What do you EDC?

EDC is the acronym for “everyday carry.”  Most times this is referencing things in your pocket that you might carry.  Many people include things you wear as well.  For me, this means my EDC stuff includes: keys, pocket knife, wrist watch, and cellphone.  I suppose depending on how you interpret the term, I could also include my cross necklace that I never take off.  These are all things that regardless of where I am going or what I am doing, I have on my person.  Since I work in a school district, my pocket knife I bring to school is actually a small safety ceramic cutter made by Slice, it gets the job done most times but I miss having my normal pocket knives when this is all I can carry.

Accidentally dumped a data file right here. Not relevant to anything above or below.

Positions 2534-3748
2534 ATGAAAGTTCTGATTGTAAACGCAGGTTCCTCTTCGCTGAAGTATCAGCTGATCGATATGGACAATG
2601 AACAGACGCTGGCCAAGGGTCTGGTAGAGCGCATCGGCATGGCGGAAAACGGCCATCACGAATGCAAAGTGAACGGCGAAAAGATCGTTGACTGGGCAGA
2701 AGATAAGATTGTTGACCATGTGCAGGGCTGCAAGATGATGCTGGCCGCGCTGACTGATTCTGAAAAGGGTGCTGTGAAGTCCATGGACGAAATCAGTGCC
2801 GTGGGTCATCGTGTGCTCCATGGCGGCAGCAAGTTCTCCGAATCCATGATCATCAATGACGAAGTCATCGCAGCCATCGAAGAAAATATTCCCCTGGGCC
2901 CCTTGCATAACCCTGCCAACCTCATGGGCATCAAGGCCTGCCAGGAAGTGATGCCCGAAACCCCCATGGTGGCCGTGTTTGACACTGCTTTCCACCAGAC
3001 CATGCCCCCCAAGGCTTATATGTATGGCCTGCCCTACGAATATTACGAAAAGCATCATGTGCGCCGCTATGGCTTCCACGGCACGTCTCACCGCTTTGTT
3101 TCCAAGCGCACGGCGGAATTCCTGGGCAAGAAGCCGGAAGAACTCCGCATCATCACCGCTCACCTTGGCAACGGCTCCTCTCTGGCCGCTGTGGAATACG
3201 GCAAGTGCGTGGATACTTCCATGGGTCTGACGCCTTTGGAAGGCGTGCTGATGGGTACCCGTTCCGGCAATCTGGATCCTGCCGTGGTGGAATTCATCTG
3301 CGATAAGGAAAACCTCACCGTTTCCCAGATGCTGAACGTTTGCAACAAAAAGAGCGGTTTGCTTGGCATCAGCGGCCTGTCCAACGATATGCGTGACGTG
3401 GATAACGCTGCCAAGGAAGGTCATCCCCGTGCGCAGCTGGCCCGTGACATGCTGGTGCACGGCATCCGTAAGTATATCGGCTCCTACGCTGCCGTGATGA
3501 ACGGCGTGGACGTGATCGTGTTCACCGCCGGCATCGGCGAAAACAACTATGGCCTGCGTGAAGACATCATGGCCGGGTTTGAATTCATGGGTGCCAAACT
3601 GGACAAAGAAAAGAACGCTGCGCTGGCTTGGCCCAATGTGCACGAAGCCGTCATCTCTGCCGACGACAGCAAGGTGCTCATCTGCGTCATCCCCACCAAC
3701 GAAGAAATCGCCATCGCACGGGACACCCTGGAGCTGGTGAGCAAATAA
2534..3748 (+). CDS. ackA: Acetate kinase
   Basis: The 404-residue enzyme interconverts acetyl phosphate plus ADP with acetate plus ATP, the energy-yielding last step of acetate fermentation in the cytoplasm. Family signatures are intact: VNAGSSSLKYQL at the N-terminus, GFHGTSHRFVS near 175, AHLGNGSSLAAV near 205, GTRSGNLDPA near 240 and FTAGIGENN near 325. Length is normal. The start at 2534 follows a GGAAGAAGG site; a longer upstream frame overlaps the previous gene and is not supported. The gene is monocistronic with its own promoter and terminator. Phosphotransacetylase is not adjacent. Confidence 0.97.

The reason I’m posting about this though is because it got me thinking about the types of EDC items.  For me it breaks down into two categories: those items that I have only one of, and those that I have options for.  My keys and cellphone I only have one of, so that is what I carry.  My cross necklace, I do technically have others, but always wear the same one.  But for pocket knives and watches I have options.  I’ve found that having 4 or 5 options is ideal.  My pocket knife collection includes blades ranging from 1.75″ to 3″ (plus the tiny ceramic one) and different styles.  Depending on what I’ll be doing that day I decide what to carry.  My watches include a dressy analog watch, an older Timex, and my normal everyday watch which is an old Fortis manual wind watch.  I’d like to add a quartz watch like a Bertucci A-1S as an everyday watch for when I’m splitting wood or working on cars etc so I don’t damage the Fortis.  Someday I’ll do that.  But at least my pocket knife collection is complete.  I see no need to purchase any more pocket knifes for the rest of my life, unless or until one goes missing or is damaged beyond repair.  I like that feeling.  I have five total and each one was very carefully selected for certain attributes and qualities.  None were horribly expensive either with the entire collection being worth only $125, or $25 per knife (though it isn’t evenly distributed like that).

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